Definitions of terms and conventions used

byte: 8 bits stored or transmitted as a unit (same as an octet). (For this specification, a byte is exactly 8 bits, even on machines which store a character on a number of bits different from 8.) See below for the numbering of bits within a byte.

1.6. Changes from previous versions

There have been no technical changes to the gzip format since version 4.1 of this specification. In version 4.2, some terminology was changed, and the sample CRC code was rewritten for clarity and to eliminate the requirement for the caller to do pre- and post-conditioning. Version 4.3 is a conversion of the specification to RFC style.

2. Detailed specification

Overall conventions

In the diagrams below, a box like this:
|   | <-- the vertical bars might be missing
represents one byte; a box like this:
|              |
represents a variable number of bytes.

Bytes stored within a computer do not have a "bit order", since they are always treated as a unit. However, a byte considered as an integer between 0 and 255 does have a most- and least-significant bit, and since we write numbers with the most-significant digit on the left, we also write bytes with the most-significant bit on the left. In the diagrams below, we number the bits of a byte so that bit 0 is the least-significant bit, i.e., the bits are numbered:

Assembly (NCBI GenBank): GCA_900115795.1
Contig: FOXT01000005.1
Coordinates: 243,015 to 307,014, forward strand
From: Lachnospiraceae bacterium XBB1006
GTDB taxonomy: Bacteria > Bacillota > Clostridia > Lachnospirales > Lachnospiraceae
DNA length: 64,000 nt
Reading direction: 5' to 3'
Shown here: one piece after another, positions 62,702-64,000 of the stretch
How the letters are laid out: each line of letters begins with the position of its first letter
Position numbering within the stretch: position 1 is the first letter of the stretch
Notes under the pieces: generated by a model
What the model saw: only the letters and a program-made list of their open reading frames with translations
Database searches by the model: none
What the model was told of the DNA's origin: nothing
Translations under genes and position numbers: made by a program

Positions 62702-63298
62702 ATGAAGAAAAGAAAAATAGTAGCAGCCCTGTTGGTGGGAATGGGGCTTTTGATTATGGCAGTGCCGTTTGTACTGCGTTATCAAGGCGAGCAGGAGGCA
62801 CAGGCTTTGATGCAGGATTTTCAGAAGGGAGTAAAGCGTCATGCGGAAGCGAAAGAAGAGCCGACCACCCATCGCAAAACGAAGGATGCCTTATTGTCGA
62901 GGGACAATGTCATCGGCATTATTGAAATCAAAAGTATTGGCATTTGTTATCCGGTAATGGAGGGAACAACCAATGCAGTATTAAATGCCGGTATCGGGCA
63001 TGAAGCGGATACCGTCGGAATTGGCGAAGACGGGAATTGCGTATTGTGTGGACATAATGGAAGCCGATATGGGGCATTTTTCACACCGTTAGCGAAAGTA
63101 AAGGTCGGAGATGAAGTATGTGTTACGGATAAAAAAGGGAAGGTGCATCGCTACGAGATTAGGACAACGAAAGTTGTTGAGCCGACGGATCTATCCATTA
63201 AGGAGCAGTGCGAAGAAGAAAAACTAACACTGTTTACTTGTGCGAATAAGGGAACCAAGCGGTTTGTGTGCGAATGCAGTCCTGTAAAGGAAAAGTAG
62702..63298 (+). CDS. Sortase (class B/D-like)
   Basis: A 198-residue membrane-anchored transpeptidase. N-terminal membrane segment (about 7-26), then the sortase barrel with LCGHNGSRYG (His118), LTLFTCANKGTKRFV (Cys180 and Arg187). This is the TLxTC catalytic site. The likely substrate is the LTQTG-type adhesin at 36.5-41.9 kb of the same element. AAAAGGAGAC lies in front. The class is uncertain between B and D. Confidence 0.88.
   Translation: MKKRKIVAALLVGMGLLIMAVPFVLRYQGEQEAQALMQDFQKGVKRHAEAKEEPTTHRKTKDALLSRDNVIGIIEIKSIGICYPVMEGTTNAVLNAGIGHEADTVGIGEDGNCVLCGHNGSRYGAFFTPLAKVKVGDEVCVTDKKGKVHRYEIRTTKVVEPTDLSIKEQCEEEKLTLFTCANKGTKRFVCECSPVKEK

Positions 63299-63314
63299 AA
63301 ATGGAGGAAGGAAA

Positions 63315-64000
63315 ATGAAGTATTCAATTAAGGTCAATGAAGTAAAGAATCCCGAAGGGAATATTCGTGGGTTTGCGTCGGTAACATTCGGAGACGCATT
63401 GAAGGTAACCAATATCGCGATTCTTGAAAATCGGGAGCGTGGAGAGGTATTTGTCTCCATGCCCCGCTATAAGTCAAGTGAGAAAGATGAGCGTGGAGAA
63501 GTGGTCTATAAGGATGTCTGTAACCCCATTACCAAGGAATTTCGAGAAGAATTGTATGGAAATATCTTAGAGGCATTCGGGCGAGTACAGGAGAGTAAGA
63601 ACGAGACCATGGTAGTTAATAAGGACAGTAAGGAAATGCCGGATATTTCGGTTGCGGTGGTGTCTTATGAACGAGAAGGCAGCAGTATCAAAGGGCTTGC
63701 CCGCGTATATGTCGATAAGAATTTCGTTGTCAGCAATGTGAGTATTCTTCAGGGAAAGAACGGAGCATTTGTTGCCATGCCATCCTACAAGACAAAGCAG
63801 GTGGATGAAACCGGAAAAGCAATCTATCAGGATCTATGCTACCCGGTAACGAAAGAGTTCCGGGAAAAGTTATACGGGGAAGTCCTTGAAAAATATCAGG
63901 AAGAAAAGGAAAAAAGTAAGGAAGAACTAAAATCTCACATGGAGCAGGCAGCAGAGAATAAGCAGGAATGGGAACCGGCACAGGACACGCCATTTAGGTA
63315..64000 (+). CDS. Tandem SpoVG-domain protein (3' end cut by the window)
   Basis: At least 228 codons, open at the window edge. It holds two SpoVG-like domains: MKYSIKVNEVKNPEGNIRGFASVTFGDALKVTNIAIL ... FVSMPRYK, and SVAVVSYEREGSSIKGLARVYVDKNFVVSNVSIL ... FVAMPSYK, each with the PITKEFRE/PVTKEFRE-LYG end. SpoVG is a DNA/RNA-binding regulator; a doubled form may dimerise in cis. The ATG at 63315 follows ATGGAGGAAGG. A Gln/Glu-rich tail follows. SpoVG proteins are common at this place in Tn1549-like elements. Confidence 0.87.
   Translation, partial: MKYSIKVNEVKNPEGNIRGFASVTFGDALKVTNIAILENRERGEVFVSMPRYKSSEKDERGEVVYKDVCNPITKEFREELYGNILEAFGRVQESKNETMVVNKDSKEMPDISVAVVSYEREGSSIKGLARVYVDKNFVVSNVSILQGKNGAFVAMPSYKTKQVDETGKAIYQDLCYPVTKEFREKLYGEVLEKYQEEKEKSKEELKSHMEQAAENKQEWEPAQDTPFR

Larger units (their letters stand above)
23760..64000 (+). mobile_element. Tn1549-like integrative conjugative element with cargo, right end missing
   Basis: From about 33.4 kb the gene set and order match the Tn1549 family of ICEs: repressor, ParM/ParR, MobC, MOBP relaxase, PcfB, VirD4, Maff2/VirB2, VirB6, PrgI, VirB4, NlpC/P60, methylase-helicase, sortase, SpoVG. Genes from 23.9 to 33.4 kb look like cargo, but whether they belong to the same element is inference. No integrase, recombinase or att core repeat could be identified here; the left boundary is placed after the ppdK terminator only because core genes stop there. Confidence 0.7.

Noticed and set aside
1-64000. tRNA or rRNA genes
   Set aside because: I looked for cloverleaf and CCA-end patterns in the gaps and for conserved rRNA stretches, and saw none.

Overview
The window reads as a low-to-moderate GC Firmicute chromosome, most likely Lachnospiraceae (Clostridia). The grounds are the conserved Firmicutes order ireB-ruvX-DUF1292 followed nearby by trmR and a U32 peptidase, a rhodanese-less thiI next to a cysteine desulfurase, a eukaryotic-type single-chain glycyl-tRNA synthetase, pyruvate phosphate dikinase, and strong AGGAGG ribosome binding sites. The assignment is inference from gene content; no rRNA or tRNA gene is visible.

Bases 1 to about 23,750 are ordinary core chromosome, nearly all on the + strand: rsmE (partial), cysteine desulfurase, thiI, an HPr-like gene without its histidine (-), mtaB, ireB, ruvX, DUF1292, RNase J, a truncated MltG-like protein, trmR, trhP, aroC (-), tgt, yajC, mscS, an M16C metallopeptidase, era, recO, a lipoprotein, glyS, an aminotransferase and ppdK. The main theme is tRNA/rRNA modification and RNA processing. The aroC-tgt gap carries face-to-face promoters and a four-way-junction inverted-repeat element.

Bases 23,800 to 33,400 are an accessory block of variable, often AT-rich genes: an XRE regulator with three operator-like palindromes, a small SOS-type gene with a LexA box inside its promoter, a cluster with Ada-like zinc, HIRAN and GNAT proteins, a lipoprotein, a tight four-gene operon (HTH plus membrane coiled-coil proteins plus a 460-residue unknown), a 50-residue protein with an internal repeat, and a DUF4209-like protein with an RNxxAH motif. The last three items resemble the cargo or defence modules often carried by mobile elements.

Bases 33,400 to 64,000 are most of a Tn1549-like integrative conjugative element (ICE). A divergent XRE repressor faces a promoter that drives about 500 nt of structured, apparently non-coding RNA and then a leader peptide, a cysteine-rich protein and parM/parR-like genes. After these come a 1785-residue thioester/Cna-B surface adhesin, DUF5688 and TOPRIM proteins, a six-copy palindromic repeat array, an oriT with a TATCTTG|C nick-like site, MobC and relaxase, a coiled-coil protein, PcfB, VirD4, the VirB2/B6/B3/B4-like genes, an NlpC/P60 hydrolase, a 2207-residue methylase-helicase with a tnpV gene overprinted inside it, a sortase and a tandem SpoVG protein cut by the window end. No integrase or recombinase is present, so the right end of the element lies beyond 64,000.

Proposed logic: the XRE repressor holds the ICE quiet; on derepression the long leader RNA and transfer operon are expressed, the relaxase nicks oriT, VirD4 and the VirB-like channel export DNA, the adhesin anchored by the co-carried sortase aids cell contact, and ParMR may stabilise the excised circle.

This document does not address the issue of the order in which bits of a byte are transmitted on a bit-sequential medium, since the data format described here is byte- rather than bit-oriented.

Within a computer, a number may occupy multiple bytes. All multi-byte numbers in the format described here are stored with the least-significant byte first (at the lower memory address). For example, the decimal number 520 is stored as:

    0        1
 ^        ^
 |        |
 |        + more significant byte = 2 x 256
 + less significant byte = 8

File format

A gzip file consists of a series of "members" (compressed data sets). The format of each member is specified in the following section. The members simply appear one after another in the file, with no additional information before, between, or after them.

Member format

Each member has the following structure:
|ID1|ID2|CM |FLG|     MTIME     |XFL|OS | (more-->)
(if FLG.FEXTRA set)